That would be a first in Mexico’s history, a country that sees, as O’Grady puts it, “the traditional use of the criminal-justice system as a profit center for the state.”
Venezuela is importing oil as a direct result of its disastrous refinery fires a year ago. What is being imported is light sweet crude to act as diluent when blended with the very heavy crude oil so that it can be pumped from the fields to the terminals/refineries.
Without fully functioning refineries/upgraders, no diluent is being made (kind of like diesel)
Also being imported is diesel and gasoline.
There is severe ship congestion since terminals are not set up to receive the crude oil and refined products. Long waiting times (meaning a lot of extra cost in demmurage to shipowners)
Venezuela’s average oil-export price last week fell to $72.80 a barrel, the lowest in four years, pushing the yield on the country’s benchmark bonds to almost 19 percent for the first time since the global financial crisis. Oil accounts for 97 percent of foreign exchange income, which the country needs to pay about $28.5 billion of bond principal due in 2016.
To defend oil prices, Maduro said he sent the country’s foreign minister to five oil producers, including Mexico and Russia, to drum up support ahead of the Nov. 27 meeting of the Organization of the Petroleum Exporting Countries, which Venezuela co-founded. Back in the late 1990s, Venezuela ended a slump in oil prices by cutting production along with other OPEC and non-OPEC producers.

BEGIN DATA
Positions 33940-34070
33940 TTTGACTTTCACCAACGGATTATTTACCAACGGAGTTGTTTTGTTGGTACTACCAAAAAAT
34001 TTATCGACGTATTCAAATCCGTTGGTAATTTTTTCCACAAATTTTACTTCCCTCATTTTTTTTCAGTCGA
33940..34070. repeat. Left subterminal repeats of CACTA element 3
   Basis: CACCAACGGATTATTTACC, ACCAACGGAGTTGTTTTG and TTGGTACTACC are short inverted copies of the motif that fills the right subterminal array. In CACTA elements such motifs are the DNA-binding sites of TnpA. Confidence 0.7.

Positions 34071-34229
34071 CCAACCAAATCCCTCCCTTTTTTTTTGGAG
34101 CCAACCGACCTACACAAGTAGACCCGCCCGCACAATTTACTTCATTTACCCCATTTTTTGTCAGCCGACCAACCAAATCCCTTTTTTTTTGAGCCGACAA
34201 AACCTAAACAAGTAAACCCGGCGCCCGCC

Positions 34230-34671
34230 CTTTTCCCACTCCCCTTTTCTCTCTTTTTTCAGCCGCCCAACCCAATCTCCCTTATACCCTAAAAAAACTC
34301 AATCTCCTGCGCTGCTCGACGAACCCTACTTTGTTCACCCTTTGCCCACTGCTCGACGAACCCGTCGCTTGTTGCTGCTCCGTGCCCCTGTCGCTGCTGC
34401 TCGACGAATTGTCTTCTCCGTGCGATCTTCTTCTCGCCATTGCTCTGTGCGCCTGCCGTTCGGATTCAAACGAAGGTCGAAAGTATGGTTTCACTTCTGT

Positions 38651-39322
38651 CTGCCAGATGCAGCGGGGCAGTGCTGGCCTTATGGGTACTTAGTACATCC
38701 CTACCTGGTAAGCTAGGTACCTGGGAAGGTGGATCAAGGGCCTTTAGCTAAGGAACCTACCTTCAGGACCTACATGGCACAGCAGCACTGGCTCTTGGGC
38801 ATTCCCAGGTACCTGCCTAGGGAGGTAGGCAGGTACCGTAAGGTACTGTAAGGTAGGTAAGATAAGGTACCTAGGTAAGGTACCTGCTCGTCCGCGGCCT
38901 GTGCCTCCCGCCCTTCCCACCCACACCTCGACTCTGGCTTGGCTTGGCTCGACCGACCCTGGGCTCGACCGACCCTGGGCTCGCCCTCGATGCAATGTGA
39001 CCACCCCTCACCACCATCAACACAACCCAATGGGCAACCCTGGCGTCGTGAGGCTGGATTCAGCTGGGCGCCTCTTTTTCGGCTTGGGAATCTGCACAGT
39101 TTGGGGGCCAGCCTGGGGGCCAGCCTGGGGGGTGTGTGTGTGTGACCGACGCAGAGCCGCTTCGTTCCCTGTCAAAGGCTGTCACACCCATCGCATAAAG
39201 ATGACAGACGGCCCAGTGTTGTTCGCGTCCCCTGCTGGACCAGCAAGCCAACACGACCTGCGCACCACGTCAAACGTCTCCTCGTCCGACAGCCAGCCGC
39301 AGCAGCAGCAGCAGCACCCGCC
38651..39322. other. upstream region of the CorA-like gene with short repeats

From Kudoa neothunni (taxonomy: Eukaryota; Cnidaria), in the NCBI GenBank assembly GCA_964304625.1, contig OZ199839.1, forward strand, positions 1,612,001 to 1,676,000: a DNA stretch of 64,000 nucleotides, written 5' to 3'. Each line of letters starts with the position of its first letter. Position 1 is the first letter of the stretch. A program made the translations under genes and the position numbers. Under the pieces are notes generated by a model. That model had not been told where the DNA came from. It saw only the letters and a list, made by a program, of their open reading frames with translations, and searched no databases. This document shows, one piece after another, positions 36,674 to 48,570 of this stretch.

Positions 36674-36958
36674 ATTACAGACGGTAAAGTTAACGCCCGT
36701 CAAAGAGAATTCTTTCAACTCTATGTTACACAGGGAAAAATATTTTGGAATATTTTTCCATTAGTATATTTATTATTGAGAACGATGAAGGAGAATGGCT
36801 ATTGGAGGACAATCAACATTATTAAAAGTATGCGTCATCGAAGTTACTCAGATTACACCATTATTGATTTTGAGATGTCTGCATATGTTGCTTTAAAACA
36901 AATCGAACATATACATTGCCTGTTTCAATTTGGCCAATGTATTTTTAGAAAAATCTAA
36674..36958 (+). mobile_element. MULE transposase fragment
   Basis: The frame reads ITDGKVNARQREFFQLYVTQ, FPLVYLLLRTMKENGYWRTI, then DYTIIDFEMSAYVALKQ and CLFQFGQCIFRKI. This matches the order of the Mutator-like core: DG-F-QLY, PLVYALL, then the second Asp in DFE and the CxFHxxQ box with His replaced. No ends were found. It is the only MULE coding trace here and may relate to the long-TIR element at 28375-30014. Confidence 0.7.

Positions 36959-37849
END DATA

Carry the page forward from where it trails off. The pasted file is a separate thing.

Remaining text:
A Brazilian priest could become the Catholic Church’s first surfer saint after the Vatican agreed to consider his canonisation, five years after he drowned while surfing off the coast of Rio de Janeiro.
Guido Schaffer, who was 34 when he died in 2009, was known in Brazil as the “Anjo Surfista,” or “Surfer Angel”.
. . .
Schaffer, who had trained as a doctor before studying to enter the priesthood, had worked with indigenous tribes in Brazil as well as with the poor.
Schaffer drowned a few months before his ordination.
Luego del numerito que armaron prendiendo fuego a la puerta de Palacio Nacional, distrayendo a los medios del verdadero motivo de la manifestación del sábado pasado, los rijosos llegan a la UdQ… y en el Cineclub de Nicasio: Interestelar
Russia’s long-range bombers will conduct regular patrol missions from the Arctic Ocean to the Caribbean and the Gulf of Mexico, the military said Wednesday, a show of muscle reflecting tensions with the West over Ukraine.
To remind you,
Earlier this year, [Russian Defence Minister Sergei] Shoigu said that Russia plans to expand its worldwide military presence by seeking permission for navy ships to use ports in Latin America, Asia and elsewhere for replenishing supplies and doing maintenance. He said the military was conducting talks with Algeria, Cyprus, Nicaragua, Venezuela, Cuba, Seychelles, Vietnam and Singapore.
Shoigu said Russia was also talking to some of those countries about allowing long-range bombers to use their air bases for refuelling [sic].